However, the one fault of this strategy is that there simply aren’t enough single-Prize attackers in the deck to attack with every turn. There are 2 Raikou, 1 Zapdos, and 1 Tapu Koko p (which is already a stretch). If Lost March can KO one attacker per turn, you’ll eventually be forced to attack with a Pokémon-GX and forfeit the Prize trade. A Rescue Stretcher is the best card for fixing this problem because it can reshuffle our Raikou and Zapdos into our deck once again. If we hit 2 of them, then that may be enough to tide us over for the entire game. However, it still seems dicey because of Guzma; Lost March can target the Pokémon-GX we’re forced to Bench and win the Prize trade that way.
I know Chris covered the Ultra Necrozma-GX version of this deck yesterday. I find the traditional, all-Psychic “GasKan” to be better because it runs incredibly smoothly. Everything fits into place and the deck rarely clunks itself out of existence regarding its Energy counts. With the Ultra Necrozma version, I always found myself drawing too many Special Energies that I couldn’t use for Psychic Recharge, or missing the Unit Energy in the first place. Confirmation bias aside, there’s less variance with the mono-Psychic build.
Pokémon – 19
1 Lunala p
Trainers – 30
Energy – 11
The list above is an adaptation of what Rahul Reddy played in Mexico City this past weekend, which was created by Edwin Lopez. From the former list I removed 1 Necrozma-GX and the Nest Ball for 1 Gengar & Mimikyu-GX and a 2nd Marshadow-GX. The addition of Gengar & Mimikyu-GX is a pretty obvious change because it adds another option and gives the deck another 1HKO attack without needing 3–4 Energy. Sometimes, you can rip a 1HKO off of Poltergeist. Moreover, this gives the deck a usable attack with only one Malamar in play. This is largely important for alleviating poor states, as only getting down one to two Inkay on the first turn can lead to a loss in most cases.
The other change, the addition of another Marshadow-GX, is to avoid bad Prizes in countering Pikachu & Zekrom-GX. I don’t think it’s smart to rely on Necrozma-GX in that matchup because it’s easy to pick off Malamar with Zapdos + Electropower. 4 Energies are doable, but I’d rather err on the side of caution. Over time, if Electric decreases in popularity, I’d likely include a Pokémon Communication instead of the 2nd copy of Marshadow-GX. I think that’s a strong replacement for Nest Ball because it can grab Marshadow or Malamar when needed, or function as a burn card even if the Bench is full.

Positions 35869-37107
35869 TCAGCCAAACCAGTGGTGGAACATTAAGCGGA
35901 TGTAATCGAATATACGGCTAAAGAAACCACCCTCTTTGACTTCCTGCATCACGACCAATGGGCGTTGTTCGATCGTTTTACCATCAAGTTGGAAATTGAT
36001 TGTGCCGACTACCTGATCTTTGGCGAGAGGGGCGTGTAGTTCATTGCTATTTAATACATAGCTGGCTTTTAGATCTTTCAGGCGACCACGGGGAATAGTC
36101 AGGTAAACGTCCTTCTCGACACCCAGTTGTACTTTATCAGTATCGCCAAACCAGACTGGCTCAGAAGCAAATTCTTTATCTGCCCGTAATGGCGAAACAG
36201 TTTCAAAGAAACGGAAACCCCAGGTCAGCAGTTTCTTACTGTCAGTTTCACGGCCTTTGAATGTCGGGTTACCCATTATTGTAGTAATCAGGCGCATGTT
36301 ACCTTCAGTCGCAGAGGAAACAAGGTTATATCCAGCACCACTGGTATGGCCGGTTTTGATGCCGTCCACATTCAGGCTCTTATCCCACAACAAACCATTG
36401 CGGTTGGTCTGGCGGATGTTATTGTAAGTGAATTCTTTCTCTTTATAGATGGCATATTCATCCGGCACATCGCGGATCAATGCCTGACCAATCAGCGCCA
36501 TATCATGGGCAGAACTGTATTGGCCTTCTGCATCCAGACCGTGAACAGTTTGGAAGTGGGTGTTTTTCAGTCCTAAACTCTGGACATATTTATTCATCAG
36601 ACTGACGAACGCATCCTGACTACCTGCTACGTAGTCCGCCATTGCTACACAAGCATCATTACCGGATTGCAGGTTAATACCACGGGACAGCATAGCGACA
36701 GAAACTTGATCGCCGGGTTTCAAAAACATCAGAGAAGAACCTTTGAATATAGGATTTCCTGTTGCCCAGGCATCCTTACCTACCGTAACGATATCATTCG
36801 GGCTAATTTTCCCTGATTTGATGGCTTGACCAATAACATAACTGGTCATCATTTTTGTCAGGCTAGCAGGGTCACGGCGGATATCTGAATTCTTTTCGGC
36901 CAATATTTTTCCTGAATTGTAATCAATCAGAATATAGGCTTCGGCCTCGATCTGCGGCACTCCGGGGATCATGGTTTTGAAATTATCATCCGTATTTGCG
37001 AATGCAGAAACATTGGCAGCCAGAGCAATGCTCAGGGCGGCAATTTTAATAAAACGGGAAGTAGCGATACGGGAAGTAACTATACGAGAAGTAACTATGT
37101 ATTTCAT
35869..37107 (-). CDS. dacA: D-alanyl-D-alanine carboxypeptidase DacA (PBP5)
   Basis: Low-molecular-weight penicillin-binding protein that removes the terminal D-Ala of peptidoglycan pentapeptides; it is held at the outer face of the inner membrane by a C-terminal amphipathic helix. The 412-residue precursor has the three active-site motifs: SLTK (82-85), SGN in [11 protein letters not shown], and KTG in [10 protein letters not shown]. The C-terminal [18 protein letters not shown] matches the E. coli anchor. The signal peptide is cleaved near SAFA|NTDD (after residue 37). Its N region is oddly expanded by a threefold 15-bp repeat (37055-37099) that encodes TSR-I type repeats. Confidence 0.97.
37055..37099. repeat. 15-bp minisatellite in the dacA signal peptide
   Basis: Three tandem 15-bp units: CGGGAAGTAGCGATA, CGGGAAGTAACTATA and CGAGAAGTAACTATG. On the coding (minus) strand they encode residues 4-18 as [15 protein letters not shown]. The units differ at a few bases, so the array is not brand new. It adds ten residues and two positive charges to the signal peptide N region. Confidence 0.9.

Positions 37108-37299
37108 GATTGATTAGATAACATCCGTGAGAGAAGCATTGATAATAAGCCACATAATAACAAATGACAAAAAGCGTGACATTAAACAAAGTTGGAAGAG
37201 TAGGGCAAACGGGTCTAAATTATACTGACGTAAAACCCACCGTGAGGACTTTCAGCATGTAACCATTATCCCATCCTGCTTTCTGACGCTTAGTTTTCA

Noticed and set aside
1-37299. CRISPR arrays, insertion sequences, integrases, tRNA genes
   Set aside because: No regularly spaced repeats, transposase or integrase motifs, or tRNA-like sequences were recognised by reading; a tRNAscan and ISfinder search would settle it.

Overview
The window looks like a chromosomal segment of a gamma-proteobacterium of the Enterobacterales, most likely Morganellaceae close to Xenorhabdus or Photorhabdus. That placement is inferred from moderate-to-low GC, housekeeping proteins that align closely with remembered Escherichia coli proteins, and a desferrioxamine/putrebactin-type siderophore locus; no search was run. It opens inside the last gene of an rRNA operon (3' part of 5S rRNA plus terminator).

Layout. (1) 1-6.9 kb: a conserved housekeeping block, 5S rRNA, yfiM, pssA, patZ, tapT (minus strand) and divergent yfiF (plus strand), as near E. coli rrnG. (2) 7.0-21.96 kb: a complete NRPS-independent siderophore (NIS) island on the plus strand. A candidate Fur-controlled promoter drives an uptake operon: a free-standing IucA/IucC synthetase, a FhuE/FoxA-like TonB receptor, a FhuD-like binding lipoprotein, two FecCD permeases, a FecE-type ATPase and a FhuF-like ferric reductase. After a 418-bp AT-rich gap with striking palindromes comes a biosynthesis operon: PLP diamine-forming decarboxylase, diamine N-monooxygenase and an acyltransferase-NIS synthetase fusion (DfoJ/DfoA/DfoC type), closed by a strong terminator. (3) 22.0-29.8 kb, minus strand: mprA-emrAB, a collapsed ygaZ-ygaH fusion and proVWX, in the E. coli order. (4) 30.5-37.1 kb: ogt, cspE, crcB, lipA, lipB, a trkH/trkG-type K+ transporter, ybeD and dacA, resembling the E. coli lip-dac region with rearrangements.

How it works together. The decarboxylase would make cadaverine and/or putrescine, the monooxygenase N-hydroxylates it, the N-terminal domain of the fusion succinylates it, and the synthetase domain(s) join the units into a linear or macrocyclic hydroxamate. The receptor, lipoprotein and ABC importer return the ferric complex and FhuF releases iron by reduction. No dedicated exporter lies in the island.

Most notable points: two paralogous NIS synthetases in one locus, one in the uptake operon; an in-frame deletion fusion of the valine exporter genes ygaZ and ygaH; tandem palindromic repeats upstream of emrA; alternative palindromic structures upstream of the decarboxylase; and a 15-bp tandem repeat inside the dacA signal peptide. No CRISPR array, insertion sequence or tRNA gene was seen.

Why It’s Here
Like I said before, Malamar boasts good matchups against the freshest bunch from Team Up. Simply put, it’s a strong deck. Tried and true. There are few cards from the new set that make me believe it will be dethroned, so it should be a relatively safe pick into an unforeseen meta as well.
Another reason that I think this’ll be strong is because of the shift away from Decidueye-GX decks. That used to be one of its bad matchups, but with its loss of presence, Malamar should remain relatively unchanged, at least among the pre-Team Up decks.
Additions/Changes to the List
Tapu Koko/Spell Tag
One idea that may be worth exploring once again is Spell Tag/Spread Malamar. This would be especially strong against Lost March, which is regaining some hype once again. Switching the variant over to a Spread one would greatly improve this matchup from the 45-55 it is to a 60-40 or better.
Spell Tag and Tapu Koko are strong because they unleash pressure and allow for multi-Prize turns. With the current list, the matchup boils down to the trade of Prizes each turn between Giratina and the Lost March attacker. While we, the Malamar player, are autonomous once we set up, we have room to further our lead with Tapu Koko or Spell Tag. These cards can force Lost March to limit their Bench out of fear of falling victim to one of these cards. Natu become free Prizes with a Spell Tag, which frankly wins games on the spot (so long as we don’t have Pokémon-GX on the Bench).
Alex Schemanske, Rukan Shao, and I discussed this card’s place in Malamar briefly on Seagrove’s podcast before Dallas Regionals. Since then, I’ve realized that I do like its niche value in taking 1HKOs, but ultimately feels incredibly similar to Necrozma-GX. Their Weaknesses are different, and one has more HP in exchange for giving up more Prizes, but their roles feel the same. For 4 Energy, both Necrozma-GX and Eevee & Snorlax-GX deal 1HKO damage to the major Stage 2s in the format. However, Necrozma-GX has the capability to 1HKO the big TAG TEAM-Pokémon-GX, whereas Eevee & Snorlax-GX doesn’t.
So, just as there is a recession, there is an expansion waiting ahead. The Decidueye-GX cycle may be hitting the turning point once again as a few of its favorable matchups swing themselves back into the spotlight of the meta. Malamar and Lost March are two favorable matchups; I’m unsure how the new Team Up decks will pan out (but none of them seem too crushing). Electric.dec may be difficult, but the list can change to better face its challenges. Larvitar LOT 115 is the counter to Pikachu & Zekrom-GX.